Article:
"Immune to" or "Immune from"?
Either way, it's best to wash your hands.
When it comes to language, no one is immune to making mistakes, and unfortunately, when we make mistakes, none of us are immune from criticism.
And there are questions to which we have no immunity, like whether immune should be followed by to or from.
Immune has a number of meanings, including "free or exempt" and "marked by protection":
As long as the Roth has been open for at least five years prior to your death, the money in that account is immune from federal income taxes.
— Wendy Connick, Associated Press, 14 Sept. 2017
For the first time in its history, the Court declares an entire class of offenders immune from a noncapital sentence using the categorical approach it previously reserved for death penalty cases alone.
— Justice Clarence Thomas, in Graham v. Florida, 17 May 2010
In medical contexts, immune means "having a high degree of resistance to a disease or the effects of a drug or chemical":
The idea is that when the genetically engineered mice mate with the native mice, their offspring would also be immune to Lyme disease. Over time, this would reduce the prevalence of the disease.
— Christina Quinn, in PBS Newshour, 12 Sept. 2017
The traditional advice given by usage commentators is that you become immune to a disease or a drug, as in the above examples, but immune from something when the object is some kind of obligation or duty, such as taxation, or something that can happen to you, such as prosecution. (In Latin, immunis means "exempt from public service.")
Some commentators recommend determining the appropriate preposition based on the relationship between the affecting thing and the object being affected. As Bryan Garner explains in Modern American Usage, "What you’re immune from can’t touch you; what you’re immune to may touch you, but it has no effect."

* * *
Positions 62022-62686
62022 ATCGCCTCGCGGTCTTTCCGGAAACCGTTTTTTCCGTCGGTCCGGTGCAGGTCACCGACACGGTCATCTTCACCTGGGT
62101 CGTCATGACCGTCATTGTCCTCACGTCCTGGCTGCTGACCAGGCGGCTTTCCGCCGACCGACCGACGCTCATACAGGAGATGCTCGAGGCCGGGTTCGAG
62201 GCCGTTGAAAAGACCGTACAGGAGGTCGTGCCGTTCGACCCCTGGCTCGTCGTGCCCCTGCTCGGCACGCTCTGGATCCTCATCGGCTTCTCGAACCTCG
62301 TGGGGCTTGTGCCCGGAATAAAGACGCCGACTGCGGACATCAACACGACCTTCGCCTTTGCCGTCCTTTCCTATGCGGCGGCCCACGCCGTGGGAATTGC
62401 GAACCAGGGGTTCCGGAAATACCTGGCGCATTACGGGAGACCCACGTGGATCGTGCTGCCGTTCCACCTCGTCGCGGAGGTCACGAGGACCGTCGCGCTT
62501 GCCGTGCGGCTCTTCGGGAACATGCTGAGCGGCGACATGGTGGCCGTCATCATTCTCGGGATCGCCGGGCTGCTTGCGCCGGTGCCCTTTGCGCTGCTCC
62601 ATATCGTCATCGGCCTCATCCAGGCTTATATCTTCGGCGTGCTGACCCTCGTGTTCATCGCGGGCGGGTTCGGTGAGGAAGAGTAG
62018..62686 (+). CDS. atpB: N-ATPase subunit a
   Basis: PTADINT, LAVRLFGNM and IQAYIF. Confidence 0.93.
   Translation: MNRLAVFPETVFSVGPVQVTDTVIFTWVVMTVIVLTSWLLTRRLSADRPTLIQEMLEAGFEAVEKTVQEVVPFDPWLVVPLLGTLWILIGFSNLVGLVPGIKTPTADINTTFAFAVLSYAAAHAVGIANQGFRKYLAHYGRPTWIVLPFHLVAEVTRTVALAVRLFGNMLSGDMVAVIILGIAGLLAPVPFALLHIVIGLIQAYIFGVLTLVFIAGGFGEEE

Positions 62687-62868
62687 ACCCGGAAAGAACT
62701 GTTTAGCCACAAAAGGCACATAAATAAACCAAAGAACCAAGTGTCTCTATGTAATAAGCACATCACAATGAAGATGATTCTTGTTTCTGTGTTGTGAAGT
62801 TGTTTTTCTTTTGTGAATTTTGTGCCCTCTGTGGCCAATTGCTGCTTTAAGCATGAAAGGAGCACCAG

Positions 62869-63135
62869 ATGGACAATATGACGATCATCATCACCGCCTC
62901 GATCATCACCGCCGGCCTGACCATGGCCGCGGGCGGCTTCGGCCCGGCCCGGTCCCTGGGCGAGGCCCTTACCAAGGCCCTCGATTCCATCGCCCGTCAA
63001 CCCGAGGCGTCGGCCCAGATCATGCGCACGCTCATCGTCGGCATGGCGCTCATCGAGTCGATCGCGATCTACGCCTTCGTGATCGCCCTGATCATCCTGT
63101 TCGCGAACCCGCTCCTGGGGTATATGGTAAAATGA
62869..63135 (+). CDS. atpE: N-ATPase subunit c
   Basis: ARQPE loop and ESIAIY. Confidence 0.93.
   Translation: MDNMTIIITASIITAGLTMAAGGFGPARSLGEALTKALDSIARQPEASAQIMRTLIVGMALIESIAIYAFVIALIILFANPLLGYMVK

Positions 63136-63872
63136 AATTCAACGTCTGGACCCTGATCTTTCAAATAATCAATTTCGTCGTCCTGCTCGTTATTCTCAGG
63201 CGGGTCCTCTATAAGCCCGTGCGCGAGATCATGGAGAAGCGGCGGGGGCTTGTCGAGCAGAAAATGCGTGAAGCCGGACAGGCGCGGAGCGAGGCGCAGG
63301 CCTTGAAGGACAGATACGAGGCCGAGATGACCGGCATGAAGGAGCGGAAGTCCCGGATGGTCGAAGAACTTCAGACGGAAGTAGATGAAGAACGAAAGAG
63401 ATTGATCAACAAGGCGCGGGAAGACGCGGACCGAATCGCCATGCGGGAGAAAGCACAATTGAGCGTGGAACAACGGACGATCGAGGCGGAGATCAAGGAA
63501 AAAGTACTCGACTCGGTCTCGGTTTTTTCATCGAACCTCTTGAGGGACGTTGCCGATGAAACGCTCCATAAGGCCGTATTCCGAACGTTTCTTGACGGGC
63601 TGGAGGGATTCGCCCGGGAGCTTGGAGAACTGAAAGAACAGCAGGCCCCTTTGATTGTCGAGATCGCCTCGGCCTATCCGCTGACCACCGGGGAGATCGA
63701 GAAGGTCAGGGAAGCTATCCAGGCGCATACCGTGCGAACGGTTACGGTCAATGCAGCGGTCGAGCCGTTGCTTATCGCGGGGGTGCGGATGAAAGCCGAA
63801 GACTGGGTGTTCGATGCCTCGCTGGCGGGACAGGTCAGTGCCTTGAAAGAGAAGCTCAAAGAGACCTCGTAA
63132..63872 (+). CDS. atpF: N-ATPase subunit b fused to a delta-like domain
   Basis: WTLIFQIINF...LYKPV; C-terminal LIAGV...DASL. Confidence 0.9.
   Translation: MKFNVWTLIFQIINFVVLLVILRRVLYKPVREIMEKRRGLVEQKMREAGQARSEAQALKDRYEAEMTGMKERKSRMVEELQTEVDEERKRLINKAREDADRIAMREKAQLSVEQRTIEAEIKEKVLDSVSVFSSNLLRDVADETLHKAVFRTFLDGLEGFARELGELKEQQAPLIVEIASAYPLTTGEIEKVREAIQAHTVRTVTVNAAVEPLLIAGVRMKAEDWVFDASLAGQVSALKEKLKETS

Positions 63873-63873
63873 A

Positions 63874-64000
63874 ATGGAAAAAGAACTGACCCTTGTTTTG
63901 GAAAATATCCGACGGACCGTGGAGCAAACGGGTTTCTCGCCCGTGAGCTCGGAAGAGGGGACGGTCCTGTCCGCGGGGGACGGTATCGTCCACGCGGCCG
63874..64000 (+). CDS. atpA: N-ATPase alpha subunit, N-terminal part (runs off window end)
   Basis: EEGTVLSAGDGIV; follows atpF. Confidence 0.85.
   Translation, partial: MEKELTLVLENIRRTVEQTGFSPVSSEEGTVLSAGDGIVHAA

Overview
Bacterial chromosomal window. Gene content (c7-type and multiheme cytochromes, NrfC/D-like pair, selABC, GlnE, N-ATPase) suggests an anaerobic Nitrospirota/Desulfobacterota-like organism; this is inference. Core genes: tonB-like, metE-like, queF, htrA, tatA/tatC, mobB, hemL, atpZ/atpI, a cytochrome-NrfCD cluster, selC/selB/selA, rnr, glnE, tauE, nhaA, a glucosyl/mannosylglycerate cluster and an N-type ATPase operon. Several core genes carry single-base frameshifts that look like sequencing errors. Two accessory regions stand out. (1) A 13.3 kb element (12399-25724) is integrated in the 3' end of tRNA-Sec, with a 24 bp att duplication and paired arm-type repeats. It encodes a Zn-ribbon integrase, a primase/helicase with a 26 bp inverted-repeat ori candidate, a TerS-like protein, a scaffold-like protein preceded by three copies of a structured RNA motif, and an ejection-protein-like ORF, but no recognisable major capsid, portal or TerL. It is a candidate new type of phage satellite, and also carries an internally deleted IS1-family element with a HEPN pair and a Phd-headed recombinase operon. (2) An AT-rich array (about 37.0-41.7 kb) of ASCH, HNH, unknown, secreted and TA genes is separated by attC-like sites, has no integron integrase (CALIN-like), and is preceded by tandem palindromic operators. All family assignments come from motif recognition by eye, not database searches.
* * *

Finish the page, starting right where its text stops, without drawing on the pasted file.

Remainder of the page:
So if you are immune from prosecution, the prosecutor cannot go after you; if you are immune to a suitor's charms, the suitor can keep wooing you, but it would be to no avail. A person immune from criticism cannot be criticized; a person immune to criticism can be criticized but doesn't let the criticism bother them.
Actual usage tends to be somewhat murkier, particularly when the affecting thing is expressed in abstract or figurative language:
Williams said Kansas is not immune to earthquakes. There are fault lines near Manhattan, and the eastern half of the state sits between two major mid-continental faults…
— William Klusener, _The Morning Sun _(Pittsburg, Kansas), 9 Nov. 2011
Liberals are not immune from temptation and hubris even when they mouth correct sentiments.
— National Review, 2 Sept. 2013
And yet, because they admit to being partial inventions, these films evade charges of distortion and falsification, and are immune to any legal consequences that might follow.
— Sean Wilentz, The New Republic, 1 Feb. 1993
Up went his temperature; off to bed I packed him; and in a week he was all right again, and absolutely immune from typhoid for the rest of his life.
— George Bernard Shaw, The Doctor's Dilemma, 1906
Since the very nature of the word implies a kind of separation or distancing—either from disease or trouble—it's understandable that from is sometimes preferred. Are there other options? Once in a while we run into the occasional immune against, but this is rare:
Third, the fortunate ones of us who do recover develop antibodies that leave us immune against a recurrence of the disease for a long time
— Jared Diamond, Guns, Germs, and Steel, 1997
We hope we've helped bolster your immunity to this problem. (Regardless, our best advice is to avoid the need to be immune from prosecution in the first place.)
In summary: If you're immune from something, it cannot reach you. If you're immune to something, it will not affect you.